22 May 2021

Photo by Dmitry Ratushny on Unsplash

Somewhere, or maybe nowhere anymore, but at one time there was a picture of my dad, my mom who’s pregnant with me, and our family dog Oso. My mom is wearing a blousey purple top and white cut-off shorts. Her tanned legs end above the knees at the end of the photo, but in my memory of this photo, I picture her whole legs with her scarred and bony knees, her strong calves and tiny ankles. My dad is standing behind her, holding her shirt out as if to say “this is how big she’s going to get!” They’re both laughing, and down at the bottom left of the picture is their dog, an Australian shepherd named Oso, beaming back at us.

If you came across this picture on a mantle somewhere, you’d think wow, that was for sure the 80s. My mom and my dad have almost identical feathered, shoulder-length hair and my dad has his attempt at a Magnum PI mustache. He actually has that mustache again right now, it’s kind of comforting.

But if you didn’t know us, if you didn’t know how this ends you’d think… damn they’re happy. Maybe you’d think that kid is going to be so lucky to have a dog when they get here.

That is the picture I think of when I think of Oso because that is one of the only pictures I had of him. For being such a huge part of my life, I think I only ever had two photographs with him in them.

I don’t know how my parents got Oso, but he was still with them after I was born. He moved from house to house, and couch to couch with us. I don’t know how he was cared for, but based on my own experience with addict parents, it probably wasn’t well. When my mom gave me to my grandparents at 2 years old, Oso was left behind with me. He was my dog and he was my companion when I felt like I had nothing.

Sometime around a year or two later, there was a massive thunderstorm. Rare enough in Los Angeles, but they happen about once a year. Oso hated thunder. I remember crying and begging for my grandparents to let him in. But the dog had pissed my grandfather off earlier in the day and had been thrown outside as punishment.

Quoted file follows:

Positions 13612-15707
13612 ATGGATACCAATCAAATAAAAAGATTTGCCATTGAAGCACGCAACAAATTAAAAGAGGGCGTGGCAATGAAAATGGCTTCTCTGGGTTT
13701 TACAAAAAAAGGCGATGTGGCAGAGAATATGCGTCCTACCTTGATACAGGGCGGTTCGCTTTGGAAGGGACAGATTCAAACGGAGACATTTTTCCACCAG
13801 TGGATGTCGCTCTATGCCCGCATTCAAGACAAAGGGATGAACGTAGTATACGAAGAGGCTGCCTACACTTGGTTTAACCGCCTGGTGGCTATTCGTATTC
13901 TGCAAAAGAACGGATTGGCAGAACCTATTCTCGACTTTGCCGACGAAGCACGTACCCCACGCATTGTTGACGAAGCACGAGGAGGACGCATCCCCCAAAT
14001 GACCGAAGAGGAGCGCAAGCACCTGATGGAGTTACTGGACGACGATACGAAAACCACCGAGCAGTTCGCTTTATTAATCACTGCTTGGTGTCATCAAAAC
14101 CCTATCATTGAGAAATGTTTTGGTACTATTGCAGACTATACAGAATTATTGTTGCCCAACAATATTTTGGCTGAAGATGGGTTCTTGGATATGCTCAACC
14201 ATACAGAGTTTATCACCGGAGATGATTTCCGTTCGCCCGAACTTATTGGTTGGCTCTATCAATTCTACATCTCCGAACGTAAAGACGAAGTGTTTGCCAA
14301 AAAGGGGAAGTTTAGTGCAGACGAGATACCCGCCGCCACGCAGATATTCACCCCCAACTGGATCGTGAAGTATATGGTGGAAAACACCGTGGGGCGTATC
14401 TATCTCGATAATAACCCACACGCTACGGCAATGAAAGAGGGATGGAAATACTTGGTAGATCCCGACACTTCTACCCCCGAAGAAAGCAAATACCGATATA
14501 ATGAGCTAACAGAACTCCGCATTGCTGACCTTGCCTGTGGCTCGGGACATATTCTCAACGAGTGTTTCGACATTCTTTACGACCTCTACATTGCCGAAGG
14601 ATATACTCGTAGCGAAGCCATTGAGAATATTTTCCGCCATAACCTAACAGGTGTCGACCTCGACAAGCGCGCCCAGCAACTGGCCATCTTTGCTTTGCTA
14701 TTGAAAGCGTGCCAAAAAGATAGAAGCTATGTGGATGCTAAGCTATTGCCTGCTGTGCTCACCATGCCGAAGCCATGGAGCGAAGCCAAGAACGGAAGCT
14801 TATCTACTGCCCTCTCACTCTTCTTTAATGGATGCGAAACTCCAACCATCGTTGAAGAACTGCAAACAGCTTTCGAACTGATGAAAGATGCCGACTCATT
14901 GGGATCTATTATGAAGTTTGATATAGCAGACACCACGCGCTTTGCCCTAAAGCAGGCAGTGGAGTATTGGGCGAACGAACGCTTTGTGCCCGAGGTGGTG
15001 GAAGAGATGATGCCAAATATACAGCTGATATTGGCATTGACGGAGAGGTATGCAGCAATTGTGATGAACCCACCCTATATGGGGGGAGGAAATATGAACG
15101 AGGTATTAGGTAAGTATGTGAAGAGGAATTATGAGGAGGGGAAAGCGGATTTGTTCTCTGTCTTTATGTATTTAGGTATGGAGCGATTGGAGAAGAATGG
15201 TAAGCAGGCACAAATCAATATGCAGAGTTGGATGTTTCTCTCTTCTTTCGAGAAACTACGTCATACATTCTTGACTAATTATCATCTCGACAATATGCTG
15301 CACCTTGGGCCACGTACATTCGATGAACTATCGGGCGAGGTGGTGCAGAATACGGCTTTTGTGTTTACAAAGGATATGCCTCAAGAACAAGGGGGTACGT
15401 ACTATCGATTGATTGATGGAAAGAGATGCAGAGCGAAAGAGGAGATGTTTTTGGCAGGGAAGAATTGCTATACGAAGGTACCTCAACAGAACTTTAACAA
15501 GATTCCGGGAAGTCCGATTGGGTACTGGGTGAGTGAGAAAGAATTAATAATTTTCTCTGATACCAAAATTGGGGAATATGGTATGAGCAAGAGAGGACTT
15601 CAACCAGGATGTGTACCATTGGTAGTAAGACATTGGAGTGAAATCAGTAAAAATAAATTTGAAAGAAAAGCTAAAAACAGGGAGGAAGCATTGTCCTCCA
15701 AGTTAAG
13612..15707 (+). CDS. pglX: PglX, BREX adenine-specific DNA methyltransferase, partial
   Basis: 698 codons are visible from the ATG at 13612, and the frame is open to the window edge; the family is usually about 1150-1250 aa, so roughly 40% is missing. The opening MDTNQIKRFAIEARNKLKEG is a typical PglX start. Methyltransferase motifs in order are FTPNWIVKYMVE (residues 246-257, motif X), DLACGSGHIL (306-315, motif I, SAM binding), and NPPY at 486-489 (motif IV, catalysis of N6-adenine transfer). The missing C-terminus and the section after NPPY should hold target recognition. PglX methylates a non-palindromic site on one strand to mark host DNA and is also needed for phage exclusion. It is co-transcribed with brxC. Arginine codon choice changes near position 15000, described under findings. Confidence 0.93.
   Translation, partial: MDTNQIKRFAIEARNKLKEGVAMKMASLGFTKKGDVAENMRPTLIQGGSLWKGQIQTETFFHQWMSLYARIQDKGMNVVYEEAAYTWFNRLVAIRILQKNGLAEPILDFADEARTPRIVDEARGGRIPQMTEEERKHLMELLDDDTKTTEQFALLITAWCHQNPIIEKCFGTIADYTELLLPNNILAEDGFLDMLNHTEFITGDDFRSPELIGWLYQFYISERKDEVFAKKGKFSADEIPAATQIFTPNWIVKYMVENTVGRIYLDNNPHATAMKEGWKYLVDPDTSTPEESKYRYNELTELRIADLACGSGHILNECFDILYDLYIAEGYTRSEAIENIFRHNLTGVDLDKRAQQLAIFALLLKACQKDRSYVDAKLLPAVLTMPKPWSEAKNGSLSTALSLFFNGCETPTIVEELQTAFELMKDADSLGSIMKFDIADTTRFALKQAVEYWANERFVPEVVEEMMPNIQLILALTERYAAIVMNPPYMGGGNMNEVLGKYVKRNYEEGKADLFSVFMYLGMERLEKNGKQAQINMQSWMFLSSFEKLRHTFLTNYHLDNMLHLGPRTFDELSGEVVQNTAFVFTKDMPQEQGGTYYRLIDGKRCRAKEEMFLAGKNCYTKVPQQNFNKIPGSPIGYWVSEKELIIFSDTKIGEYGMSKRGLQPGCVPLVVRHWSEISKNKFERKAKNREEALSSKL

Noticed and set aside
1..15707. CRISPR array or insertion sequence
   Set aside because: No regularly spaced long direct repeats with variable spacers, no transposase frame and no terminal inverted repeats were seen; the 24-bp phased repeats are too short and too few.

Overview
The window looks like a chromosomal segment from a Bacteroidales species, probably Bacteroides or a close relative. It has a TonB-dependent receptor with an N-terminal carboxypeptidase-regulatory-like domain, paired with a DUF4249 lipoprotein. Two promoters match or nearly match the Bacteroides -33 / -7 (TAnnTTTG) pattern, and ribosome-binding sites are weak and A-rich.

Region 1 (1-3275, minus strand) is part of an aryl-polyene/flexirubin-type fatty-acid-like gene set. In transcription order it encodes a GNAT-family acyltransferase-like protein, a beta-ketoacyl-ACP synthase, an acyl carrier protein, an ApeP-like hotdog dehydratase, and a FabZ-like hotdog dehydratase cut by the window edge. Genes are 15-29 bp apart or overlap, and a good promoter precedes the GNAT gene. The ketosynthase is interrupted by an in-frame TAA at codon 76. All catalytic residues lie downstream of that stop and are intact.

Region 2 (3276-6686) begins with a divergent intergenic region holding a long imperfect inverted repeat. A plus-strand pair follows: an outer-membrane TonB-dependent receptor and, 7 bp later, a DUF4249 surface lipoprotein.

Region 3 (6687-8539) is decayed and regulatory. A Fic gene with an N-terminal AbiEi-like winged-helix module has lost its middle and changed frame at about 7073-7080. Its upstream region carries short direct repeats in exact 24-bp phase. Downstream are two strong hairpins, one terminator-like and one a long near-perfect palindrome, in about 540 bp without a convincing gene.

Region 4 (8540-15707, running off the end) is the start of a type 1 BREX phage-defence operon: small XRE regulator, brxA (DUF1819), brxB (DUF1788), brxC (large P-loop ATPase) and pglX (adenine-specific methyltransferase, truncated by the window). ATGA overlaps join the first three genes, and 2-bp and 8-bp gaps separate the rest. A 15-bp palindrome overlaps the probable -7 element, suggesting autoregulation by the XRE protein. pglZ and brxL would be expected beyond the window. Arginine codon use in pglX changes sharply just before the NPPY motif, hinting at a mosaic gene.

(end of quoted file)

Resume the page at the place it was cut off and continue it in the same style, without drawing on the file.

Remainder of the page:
I wouldn’t eat dinner, sure my dog was suffering alone in the storm. When I couldn’t convince them to let him in, I begged them to let me out to search for him. They said no of course.

He was gone in the morning, and I never saw him again.

Sometimes I think that the dog leaving was worse than my mom leaving. A mom is a capricious thing. Sometimes she’s there and sometimes she’s not. Sometimes she’s awake and she loves you and sometimes she won’t wake up or doesn’t want to wake up, or she can’t stand the sight of you. A dog, though. A dog is supposed to be there for you. A dog is supposed to be a friend for life.

All these years later, even if he did survive the storm, Oso would be long dead. But I always liked to think that he found someone else who took him in and didn’t hit him or throw him out when he was bad. Throughout my childhood, he was like a lifeline. Yes, it hurt to be left behind again, but Oso was proof that one could escape and not come back.

As sad as I was to lose him, I’ve always hoped that somewhere there’s another person telling another story of an Australian Shepard that came into their life in a thunder storm and looked at them like he looks at my mom and dad in that picture of us. And I hope that they loved him the way he should have been loved.